counterString.concat(" cycles");
     
   delay(1000);  
   Serial.println(counterString);   
   digitalWrite(outputPin1, LOW); 
   counter++;
   counterString = String(counter);
   counterString.concat(" cycles");  
    
   delay(1000);              
    Serial.println(counterString);

   if(digitalRead(inputPin1) != HIGH){
      digitalWrite(inputPin1,LOW);
     digitalWrite(outputPin1,LOW);
     digitalWrite(supplyPin1,LOW);
     myFile = SD.open("flat.csv", FILE_WRITE);
     
     
     duration = millis()-startDelay;//duration in milliseconds (had to subtract the 3000 millisecond setup)
     int h = duration/3600000;
     long remainder = (duration%3600000);
     int m = remainder/60000;
     long newRemainder = remainder%60000;
     int s = newRemainder/1000;
     long newNewRemainder = newRemainder%1000;
     int ms = newNewRemainder;
     
     Serial.println("Cycle duration:");
     Serial.print(h);
     Serial.print(":");
     Serial.print(m);
     Serial.print(":");
     Serial.print(s);
     Serial.print(" (hh:mm:ss) ");
     Serial.println(duration);
     Serial.println("aborting test, power has been lost"); 
     Serial.print("Writing to file...");
     
     if (myFile){
     myFile.print(" ");
     myFile.print(",");
     myFile.print(h);
     myFile.print(":");
     myFile.print(m);
     myFile.print(":");
     myFile.print(s);
     myFile.print(",");
     myFile.println(counterString);
     Serial.println("Writing is complete");
     myFile.close();
     }
     else{Serial.println("round write failed");
   }
     
     delay(2000);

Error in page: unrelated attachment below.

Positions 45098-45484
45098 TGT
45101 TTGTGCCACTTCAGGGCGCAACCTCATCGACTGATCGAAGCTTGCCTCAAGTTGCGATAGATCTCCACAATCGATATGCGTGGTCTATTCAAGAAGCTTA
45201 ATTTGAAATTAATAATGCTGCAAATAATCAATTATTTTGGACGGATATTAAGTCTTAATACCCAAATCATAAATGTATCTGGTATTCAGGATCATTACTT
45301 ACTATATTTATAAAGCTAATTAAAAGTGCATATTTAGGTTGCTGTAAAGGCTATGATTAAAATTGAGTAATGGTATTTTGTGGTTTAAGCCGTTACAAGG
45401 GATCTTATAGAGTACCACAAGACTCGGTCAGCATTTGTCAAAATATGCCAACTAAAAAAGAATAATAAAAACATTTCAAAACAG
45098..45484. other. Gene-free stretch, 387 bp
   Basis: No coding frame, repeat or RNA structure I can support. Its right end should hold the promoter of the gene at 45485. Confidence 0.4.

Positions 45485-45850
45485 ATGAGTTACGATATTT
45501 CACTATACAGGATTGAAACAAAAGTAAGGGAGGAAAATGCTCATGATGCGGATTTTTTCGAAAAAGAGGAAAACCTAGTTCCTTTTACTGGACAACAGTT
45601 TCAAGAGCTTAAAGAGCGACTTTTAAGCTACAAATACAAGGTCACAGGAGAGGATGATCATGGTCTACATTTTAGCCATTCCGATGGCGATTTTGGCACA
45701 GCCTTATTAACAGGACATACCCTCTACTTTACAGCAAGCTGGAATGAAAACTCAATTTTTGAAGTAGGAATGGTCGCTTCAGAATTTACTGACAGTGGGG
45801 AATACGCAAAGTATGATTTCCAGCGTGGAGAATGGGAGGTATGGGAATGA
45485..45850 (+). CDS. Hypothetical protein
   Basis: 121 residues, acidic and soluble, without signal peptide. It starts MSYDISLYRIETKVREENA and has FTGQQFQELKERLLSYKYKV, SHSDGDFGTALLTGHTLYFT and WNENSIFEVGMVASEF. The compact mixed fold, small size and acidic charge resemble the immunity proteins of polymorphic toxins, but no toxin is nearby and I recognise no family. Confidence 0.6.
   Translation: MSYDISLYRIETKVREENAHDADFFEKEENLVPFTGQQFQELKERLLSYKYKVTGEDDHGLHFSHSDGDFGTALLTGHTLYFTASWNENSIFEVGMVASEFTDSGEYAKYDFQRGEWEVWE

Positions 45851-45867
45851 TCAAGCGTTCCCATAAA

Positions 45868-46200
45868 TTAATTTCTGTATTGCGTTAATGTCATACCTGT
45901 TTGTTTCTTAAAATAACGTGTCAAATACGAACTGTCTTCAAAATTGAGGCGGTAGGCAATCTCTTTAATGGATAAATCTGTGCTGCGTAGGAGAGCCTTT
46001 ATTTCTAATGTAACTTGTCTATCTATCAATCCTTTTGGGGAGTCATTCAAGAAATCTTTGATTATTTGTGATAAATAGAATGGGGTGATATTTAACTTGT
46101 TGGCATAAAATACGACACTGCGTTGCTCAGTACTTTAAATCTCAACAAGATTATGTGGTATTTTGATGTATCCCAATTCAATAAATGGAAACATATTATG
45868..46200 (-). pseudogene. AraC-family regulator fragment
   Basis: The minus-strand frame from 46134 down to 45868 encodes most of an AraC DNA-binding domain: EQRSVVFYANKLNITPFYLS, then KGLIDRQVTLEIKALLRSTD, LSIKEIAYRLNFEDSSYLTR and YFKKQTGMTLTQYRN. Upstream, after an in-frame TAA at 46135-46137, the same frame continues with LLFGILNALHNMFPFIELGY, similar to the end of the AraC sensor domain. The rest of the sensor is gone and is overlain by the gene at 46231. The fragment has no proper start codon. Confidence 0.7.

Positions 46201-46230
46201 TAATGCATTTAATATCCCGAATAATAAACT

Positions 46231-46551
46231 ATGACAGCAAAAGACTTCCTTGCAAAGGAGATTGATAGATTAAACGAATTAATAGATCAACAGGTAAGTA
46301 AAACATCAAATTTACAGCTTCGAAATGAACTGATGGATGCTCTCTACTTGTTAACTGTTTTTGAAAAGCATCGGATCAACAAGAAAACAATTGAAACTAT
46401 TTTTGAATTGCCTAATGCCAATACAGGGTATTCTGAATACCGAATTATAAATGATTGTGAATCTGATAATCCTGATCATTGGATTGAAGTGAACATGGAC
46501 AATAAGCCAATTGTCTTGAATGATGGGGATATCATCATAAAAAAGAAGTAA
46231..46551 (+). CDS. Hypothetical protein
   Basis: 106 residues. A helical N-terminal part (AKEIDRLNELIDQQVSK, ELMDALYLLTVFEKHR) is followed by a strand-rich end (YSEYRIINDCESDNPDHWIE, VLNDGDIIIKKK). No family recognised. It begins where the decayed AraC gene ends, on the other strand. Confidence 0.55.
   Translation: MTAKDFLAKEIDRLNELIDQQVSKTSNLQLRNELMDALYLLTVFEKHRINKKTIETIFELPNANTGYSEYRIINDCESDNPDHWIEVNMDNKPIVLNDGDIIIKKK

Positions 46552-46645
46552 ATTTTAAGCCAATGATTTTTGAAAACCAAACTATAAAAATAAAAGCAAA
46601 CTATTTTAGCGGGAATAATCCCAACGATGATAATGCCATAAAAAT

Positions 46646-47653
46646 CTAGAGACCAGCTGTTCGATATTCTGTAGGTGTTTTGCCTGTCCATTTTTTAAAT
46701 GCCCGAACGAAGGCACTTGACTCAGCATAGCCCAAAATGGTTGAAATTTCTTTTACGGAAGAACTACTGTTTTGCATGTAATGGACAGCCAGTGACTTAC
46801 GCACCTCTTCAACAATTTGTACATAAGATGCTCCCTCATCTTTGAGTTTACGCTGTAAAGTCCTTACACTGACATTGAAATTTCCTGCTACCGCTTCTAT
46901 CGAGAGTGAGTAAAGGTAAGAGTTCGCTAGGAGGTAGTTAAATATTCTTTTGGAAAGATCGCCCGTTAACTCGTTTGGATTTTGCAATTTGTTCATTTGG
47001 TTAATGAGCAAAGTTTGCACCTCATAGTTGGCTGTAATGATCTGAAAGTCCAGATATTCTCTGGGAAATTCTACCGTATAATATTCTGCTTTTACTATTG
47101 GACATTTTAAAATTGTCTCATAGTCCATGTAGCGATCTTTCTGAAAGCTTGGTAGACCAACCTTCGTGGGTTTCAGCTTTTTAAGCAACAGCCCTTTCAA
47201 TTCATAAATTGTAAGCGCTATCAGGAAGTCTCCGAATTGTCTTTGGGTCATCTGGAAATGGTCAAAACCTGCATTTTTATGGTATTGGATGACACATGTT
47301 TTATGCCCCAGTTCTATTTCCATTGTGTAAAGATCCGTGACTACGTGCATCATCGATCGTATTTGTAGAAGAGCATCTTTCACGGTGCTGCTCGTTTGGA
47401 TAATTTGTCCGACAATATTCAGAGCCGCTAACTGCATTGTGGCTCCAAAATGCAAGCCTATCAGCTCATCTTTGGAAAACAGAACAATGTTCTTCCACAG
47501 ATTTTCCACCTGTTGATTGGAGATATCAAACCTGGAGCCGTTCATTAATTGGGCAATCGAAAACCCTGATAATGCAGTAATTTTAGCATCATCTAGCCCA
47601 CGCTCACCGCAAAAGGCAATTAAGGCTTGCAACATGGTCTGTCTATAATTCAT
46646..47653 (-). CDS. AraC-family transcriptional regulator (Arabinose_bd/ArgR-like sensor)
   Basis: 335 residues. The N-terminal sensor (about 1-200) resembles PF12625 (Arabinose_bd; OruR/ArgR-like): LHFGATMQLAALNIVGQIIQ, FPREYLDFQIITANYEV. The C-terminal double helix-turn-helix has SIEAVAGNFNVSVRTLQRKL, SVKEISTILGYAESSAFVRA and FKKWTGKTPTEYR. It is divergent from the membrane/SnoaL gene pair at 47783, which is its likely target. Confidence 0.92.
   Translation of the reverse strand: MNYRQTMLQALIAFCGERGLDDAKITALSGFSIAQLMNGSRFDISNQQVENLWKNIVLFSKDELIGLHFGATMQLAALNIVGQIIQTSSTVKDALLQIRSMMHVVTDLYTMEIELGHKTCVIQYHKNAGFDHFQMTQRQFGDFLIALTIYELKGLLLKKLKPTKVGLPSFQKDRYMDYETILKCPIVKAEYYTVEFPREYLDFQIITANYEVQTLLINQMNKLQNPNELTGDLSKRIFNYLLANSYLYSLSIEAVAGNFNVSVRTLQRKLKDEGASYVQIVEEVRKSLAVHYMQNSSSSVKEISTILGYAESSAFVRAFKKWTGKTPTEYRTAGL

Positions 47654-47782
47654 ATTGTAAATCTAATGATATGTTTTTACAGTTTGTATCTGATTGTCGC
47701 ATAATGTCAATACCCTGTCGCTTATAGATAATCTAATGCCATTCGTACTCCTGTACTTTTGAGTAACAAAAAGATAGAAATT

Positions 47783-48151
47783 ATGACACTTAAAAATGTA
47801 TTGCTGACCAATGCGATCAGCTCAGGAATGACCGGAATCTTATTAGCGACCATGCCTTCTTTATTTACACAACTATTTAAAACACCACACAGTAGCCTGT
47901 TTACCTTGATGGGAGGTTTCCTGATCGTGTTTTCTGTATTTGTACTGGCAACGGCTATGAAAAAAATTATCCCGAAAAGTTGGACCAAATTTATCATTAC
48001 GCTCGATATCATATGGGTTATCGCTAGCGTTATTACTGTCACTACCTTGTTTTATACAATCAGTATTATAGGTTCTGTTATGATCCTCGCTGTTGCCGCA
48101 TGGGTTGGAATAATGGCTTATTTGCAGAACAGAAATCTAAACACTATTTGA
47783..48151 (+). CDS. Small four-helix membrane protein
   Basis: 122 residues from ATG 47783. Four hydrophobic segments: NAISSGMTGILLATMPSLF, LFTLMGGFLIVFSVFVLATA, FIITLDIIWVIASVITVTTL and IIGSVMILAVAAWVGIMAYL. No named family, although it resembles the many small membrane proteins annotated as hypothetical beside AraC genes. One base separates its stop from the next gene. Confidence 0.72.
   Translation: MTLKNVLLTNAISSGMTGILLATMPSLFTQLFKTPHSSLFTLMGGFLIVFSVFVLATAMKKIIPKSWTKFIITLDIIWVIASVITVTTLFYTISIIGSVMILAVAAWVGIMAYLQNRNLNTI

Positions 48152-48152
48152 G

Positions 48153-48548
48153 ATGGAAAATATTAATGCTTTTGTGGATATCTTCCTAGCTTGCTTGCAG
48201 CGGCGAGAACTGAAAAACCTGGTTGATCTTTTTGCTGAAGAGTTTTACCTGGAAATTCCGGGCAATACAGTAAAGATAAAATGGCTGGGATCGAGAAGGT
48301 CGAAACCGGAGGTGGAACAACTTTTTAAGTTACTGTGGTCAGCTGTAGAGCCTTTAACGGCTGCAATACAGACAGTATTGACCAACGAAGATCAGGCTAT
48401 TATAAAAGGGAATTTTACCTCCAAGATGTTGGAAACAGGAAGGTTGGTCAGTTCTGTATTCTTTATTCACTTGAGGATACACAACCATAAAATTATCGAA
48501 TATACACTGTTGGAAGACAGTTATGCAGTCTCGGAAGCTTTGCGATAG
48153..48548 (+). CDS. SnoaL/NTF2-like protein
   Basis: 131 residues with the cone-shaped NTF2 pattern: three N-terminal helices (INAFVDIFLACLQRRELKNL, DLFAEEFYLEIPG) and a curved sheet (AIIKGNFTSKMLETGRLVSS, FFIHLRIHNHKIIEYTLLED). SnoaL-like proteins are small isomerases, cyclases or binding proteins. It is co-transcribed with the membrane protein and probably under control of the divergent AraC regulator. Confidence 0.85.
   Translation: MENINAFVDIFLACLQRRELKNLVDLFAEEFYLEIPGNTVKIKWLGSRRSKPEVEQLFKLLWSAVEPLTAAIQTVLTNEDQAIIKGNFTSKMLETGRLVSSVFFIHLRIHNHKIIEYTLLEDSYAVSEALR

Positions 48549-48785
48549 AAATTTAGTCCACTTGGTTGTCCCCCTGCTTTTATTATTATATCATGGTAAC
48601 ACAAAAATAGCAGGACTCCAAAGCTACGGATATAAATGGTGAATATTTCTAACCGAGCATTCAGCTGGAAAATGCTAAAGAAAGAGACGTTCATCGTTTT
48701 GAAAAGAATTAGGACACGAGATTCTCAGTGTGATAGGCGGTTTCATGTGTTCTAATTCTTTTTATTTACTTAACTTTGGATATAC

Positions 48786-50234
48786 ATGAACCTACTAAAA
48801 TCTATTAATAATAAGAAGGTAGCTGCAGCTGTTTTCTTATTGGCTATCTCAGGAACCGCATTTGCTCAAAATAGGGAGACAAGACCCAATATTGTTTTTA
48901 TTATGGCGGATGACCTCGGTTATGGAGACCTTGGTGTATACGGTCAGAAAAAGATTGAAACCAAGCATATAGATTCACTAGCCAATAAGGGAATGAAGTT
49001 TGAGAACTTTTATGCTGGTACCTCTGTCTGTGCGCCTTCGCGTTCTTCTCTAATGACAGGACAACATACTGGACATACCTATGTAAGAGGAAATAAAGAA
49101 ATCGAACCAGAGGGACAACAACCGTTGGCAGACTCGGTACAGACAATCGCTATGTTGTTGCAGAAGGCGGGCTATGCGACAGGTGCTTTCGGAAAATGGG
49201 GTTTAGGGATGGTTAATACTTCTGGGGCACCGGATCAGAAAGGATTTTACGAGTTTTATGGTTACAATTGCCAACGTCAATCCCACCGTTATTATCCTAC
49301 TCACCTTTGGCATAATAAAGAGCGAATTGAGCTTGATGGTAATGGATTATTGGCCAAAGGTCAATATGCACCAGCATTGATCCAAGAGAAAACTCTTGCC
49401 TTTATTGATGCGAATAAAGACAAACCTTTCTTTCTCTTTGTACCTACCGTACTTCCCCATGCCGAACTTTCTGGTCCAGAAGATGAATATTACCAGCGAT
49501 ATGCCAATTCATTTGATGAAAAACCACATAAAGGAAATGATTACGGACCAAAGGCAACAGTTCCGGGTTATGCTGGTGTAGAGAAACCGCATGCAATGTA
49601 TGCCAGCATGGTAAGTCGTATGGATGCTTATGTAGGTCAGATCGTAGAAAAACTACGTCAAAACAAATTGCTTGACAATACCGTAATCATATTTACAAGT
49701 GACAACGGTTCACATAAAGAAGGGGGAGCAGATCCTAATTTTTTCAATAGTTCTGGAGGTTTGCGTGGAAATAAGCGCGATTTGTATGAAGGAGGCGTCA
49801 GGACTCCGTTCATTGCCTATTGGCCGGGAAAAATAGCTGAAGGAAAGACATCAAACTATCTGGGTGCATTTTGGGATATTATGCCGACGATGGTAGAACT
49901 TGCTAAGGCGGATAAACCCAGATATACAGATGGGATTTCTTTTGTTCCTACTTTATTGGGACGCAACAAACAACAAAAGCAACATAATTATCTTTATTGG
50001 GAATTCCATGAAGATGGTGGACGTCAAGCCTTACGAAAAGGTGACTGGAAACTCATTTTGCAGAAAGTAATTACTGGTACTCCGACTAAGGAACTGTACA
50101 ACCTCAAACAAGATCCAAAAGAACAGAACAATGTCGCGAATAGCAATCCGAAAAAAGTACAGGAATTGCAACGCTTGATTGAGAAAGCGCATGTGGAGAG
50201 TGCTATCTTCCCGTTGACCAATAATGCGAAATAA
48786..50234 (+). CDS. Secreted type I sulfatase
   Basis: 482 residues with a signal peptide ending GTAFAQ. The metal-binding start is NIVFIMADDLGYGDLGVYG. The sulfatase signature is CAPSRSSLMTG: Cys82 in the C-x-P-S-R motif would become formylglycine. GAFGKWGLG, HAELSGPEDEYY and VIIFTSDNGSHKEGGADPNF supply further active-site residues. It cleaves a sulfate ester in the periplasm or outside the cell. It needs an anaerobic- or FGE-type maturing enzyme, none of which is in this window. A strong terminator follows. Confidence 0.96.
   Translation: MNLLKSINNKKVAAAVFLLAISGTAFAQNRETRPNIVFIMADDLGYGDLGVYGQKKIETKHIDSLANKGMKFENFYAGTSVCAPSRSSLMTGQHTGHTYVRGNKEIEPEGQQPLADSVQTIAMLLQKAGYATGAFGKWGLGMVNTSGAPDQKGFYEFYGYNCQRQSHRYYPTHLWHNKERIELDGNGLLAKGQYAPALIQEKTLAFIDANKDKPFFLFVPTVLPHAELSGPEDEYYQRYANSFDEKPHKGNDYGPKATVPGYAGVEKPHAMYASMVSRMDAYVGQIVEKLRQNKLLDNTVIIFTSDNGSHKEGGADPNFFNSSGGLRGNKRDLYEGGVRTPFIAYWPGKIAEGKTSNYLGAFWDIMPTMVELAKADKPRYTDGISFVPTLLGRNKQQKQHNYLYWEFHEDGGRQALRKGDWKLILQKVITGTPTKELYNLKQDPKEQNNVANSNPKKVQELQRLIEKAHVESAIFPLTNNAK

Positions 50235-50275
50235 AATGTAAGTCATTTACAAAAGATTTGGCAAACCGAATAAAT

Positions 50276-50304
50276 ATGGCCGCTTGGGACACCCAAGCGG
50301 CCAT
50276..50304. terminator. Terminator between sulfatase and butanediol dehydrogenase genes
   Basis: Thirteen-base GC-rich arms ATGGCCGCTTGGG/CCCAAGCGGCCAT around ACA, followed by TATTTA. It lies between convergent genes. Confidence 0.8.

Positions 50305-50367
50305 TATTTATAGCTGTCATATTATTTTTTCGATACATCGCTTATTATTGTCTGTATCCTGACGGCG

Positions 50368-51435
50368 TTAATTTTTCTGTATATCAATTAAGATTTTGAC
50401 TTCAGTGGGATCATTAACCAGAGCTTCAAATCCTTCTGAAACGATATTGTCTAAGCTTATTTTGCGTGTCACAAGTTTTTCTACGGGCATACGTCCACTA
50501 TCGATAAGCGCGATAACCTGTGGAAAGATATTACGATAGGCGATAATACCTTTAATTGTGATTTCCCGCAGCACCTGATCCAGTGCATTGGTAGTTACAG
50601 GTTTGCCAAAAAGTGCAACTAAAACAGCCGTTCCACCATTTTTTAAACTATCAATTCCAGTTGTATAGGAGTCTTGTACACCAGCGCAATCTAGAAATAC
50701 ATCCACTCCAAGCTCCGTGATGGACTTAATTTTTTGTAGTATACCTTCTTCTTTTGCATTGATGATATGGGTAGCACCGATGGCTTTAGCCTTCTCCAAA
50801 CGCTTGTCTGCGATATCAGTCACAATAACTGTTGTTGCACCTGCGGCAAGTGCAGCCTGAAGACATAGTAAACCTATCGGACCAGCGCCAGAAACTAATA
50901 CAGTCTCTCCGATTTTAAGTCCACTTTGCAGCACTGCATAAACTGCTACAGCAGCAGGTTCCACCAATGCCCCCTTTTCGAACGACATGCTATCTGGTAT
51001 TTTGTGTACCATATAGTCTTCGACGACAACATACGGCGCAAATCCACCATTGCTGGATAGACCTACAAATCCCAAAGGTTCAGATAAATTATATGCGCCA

while(1){
       Serial.print("flat testing is complete, there were ");
       Serial.println(counterString);
       delay(3600000);
    }//infinite loop when testing is complete
    
   }//end of if

}//end of loop

Please remove the line that is commented out that writes to the inputPin1, unless you want to enable the internal pullup resistor someday. If you do you should use pinMode with INPUT_PULLUP.

The "int x = millis() ;" is not used. You can remove that line. If you want to do something with millis() later on, always use 'unsigned long' with millis().

It is not needed to make SDcard an output, since "SD.begin()" initializes that pin. Is it a logging shield with SD socket ? or an Ethernet Shield ? If it is an Ethernet Shield, you have to disable the W5100 chip which uses also the SPI bus.

Please do not write to inputPin1. Search for "inputPin1" to see where it is used.

The "duration = millis() - startdelay;" has a rollover problem and variable size mismatch. The startdelay is an integer, that could cause strange results. The duration is a 'long' that causes a rollover problem. The code is wrong, since 'startdelay' could be higher than millis(), that way the rollover problem can not be avoided.